IDC estimates that Asia-Pacific mobile-commerce revenues will grow from US$400 million in 2001 to reach US$7.5 billion in 2004. For telecommunications operators, the opportunities in the m-commerce sector are endless; but, the onus will be on them to morph their existing business structures to take advantage of these emerging technologies and services. In the wireless world, operators own the most important asset – the relationship with the customer. In order for operators to maximise their share of the m-commerce pie, they will need to offer products and services that encourage enterprises and customers to use more bandwidth. However, selling bandwidth alone will not be enough, so next-generation telecommunications operators will increasingly need to rely on specialist service providers to develop value-added applications, devices and content. Within Asia-Pacific, operators such as Telstra and SK Telecom were amongst the first to partner with service providers, offering compelling services to drive revenue. IDC believes that operators, juggling multiple partnerships to maximise revenue, will drive the regional sales of billing solutions and services – a segment expected to reach US$527 million by the end of 2003 – with wireless billing being the key driver of this growth.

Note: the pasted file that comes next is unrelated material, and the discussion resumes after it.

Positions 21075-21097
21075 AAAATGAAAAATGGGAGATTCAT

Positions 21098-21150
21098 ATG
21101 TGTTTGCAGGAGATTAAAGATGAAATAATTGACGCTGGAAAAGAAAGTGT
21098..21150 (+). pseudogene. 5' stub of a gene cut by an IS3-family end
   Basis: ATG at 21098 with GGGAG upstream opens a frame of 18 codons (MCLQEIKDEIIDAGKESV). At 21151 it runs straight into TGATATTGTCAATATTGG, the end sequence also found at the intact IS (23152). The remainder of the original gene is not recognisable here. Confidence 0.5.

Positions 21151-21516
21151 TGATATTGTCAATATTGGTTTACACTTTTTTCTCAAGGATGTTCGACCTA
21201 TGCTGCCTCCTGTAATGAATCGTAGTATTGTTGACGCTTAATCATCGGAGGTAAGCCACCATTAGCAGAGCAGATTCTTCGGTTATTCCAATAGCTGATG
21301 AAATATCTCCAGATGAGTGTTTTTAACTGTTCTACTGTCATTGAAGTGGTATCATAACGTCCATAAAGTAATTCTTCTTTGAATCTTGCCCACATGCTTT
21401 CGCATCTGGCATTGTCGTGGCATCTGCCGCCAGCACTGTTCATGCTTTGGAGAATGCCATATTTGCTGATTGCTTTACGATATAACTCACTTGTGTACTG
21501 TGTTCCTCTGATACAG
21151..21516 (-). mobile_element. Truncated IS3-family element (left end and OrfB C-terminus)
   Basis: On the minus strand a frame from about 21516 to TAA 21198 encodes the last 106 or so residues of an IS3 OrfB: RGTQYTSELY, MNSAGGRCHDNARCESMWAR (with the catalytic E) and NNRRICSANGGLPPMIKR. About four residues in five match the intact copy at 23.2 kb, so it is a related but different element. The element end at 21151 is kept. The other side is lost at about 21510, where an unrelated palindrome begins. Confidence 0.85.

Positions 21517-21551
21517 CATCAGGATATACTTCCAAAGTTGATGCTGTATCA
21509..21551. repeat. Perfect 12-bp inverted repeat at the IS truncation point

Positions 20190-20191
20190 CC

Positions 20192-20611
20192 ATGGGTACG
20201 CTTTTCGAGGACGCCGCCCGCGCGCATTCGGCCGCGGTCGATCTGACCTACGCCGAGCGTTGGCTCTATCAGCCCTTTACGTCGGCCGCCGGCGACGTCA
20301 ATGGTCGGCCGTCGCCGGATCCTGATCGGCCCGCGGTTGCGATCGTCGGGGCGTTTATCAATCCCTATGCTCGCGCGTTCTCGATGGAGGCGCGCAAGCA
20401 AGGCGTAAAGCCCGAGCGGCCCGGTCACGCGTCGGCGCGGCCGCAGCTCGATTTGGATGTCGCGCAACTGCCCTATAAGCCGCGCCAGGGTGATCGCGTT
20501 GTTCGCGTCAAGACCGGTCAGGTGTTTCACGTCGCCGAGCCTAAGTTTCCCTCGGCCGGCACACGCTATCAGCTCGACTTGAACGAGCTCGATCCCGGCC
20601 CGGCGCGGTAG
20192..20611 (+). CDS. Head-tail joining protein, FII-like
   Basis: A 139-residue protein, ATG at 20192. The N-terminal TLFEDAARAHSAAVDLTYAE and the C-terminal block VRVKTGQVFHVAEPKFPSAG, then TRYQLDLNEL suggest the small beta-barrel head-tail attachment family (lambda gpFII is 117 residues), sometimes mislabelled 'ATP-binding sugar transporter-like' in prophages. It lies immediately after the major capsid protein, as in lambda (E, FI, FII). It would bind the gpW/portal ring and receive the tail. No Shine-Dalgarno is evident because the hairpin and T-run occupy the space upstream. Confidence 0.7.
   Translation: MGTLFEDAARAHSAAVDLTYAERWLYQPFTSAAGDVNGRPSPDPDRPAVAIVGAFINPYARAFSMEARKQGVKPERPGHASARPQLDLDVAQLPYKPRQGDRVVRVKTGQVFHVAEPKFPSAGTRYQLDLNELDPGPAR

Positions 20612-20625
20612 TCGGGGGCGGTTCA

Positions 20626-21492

Location-based wireless services will also be a core driver of operator revenue. According to industry analyst, Strategis Group, the worldwide location-based wireless services market will exceed US$4 billion by 2004, with as many as 1 billion Internet-enabled handsets in use. In November 2002, Japan's NTT DoCoMo was the first Asia-Pacific carrier to launch location-based wireless services – providing location data to mobile users for navigational purposes. Other carriers in the region are not far behind, trying to take advantage of the confluence of wireless and GPS technologies. Not only can operators now sell bandwidth, but location-based wireless services may offer customers a compelling reason to upgrade to the next-generation of mobile networks.

Whilst the mobile lifestyle being promoted by operators and service providers is alluring, mass adoption of wireless services will only happen once operators, services providers and governments in the region address key issues – including security, equipment reliability, and the frequencies used to conduct wireless transactions and m-commerce. As with any new medium of communication and commerce, the wireless industry is at odds with itself – promoting competing communication standards, security standards, protocols, and bandwidths. In order to deliver sophisticated, high-value services and increase their revenue, operators, service providers and Asia-Pacific governments will have to form a mobile ecosystem where their ultimate goals are uniform, intellectual property rights are respected and the rule of law – as laid down by the governments – is clearly understood and adhered to by all.

 

All articles copyright © Asia-Pacific Connections, all rights reserved.  Use of these articles for publication or any other reason requires prior written consent from Asia-Pacific Connections.